Isotopes are a potentially powerful component of monitoring and assessment programs aimed at quantifying and mitigating alterations to environments from human activities. In particular, isotopic techniques have proved useful for tracing sources and sinks of various pollutants in large river basins, wetlands, and airsheds. Many of these studies have been conducted at the regional to national scale by building on existing large-scale water, air, and ecological monitoring programs managed by federal and state agencies, and demonstrate the usefulness of isotopes as a complement to standard chemical and hydrological mass balance methods. This chapter presents an overview of how nitrate, particulate organic matter, and water isotopes can be used to interpret spatial patterns and temporal changes in pollution sources, biogeochemical processes, and ecosystem function in watersheds, at the regional to national scale. Examples from several recent and ongoing studies are presented. From the insights developed using varied sampling strategies and isoscapes, we suggest guidelines for future studies in biologically active and human-impacted rivers.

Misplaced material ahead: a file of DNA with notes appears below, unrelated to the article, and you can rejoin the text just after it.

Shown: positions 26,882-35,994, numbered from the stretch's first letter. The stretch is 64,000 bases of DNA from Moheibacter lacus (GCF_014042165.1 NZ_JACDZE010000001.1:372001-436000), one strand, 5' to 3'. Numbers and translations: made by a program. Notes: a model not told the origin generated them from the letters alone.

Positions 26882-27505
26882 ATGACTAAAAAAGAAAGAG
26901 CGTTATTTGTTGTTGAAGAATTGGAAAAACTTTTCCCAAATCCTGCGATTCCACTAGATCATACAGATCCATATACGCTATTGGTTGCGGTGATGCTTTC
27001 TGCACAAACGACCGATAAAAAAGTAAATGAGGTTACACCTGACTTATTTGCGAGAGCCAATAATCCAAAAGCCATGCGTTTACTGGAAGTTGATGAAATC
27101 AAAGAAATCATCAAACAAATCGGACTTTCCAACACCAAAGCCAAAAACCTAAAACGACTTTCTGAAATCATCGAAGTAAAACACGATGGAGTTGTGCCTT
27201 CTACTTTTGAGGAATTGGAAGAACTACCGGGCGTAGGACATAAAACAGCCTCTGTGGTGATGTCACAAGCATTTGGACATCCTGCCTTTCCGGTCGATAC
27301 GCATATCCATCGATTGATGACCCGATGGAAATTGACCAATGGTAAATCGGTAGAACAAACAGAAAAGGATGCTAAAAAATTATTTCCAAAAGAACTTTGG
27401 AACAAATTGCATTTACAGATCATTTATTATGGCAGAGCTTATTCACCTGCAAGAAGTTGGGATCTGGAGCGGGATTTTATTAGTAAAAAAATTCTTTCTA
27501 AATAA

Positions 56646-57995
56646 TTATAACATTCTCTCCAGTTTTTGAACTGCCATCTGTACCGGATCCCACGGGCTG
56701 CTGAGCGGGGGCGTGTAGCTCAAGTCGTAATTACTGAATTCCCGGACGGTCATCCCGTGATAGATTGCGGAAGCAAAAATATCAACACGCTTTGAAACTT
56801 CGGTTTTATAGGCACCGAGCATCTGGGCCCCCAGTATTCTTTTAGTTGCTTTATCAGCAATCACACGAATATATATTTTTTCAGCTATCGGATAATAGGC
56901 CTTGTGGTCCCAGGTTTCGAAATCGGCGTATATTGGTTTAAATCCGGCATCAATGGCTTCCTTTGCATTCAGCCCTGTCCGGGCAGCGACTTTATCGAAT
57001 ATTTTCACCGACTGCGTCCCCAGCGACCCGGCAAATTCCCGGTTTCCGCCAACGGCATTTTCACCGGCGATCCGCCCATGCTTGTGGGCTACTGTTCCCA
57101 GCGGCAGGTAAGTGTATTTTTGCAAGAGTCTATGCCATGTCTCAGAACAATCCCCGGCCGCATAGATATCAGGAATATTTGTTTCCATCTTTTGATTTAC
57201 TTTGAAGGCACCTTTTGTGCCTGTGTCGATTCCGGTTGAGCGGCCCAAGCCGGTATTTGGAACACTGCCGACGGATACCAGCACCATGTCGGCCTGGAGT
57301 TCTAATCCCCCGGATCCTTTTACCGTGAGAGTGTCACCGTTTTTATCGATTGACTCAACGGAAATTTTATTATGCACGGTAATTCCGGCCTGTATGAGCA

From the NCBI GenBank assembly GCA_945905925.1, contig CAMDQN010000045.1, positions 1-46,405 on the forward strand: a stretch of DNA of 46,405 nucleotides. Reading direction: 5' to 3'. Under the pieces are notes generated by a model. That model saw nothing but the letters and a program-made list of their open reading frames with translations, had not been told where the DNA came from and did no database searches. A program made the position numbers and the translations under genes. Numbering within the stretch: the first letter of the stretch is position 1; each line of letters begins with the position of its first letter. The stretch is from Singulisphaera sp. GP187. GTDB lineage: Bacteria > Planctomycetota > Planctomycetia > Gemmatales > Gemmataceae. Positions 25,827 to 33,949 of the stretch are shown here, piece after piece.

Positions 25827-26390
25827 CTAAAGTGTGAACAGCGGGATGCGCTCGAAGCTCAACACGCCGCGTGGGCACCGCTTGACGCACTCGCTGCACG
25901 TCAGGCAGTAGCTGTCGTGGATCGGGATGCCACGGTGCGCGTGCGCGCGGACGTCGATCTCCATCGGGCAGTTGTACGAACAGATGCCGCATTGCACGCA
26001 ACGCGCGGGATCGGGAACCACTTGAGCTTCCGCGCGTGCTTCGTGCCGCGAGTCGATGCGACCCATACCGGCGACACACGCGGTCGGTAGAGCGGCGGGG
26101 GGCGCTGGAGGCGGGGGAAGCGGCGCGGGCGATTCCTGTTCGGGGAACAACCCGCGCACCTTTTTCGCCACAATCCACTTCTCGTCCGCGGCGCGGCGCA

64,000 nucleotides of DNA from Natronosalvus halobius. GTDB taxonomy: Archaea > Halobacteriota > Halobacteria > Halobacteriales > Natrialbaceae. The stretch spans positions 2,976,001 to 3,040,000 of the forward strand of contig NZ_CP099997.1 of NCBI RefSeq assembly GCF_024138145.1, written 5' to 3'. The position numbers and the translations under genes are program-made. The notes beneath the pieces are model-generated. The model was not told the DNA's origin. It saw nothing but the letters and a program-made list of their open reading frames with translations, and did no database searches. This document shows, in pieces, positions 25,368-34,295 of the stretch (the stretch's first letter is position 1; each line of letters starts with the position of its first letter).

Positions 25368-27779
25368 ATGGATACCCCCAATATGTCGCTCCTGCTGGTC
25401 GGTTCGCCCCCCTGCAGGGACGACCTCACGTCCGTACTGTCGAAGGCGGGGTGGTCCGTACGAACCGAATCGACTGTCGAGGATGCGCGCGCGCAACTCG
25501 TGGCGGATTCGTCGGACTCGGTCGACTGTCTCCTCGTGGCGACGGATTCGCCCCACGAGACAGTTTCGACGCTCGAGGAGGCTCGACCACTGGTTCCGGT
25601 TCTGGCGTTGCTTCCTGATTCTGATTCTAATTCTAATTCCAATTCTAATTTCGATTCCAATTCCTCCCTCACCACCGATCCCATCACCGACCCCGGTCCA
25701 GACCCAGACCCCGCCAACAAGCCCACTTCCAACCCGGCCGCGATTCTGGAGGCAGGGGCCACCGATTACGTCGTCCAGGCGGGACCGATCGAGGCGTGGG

Additional publication details
|Publication type||Book chapter|
|Publication Subtype||Book Chapter|
|Title||Applications of stable isotopes for regional to national-scale water quality and environmental monitoring programs|
|Contributing office(s)||National Research Program - Western Branch, Toxic Substances Hydrology Program|
|Larger Work Type||Book|
|Larger Work Title||Isoscapes|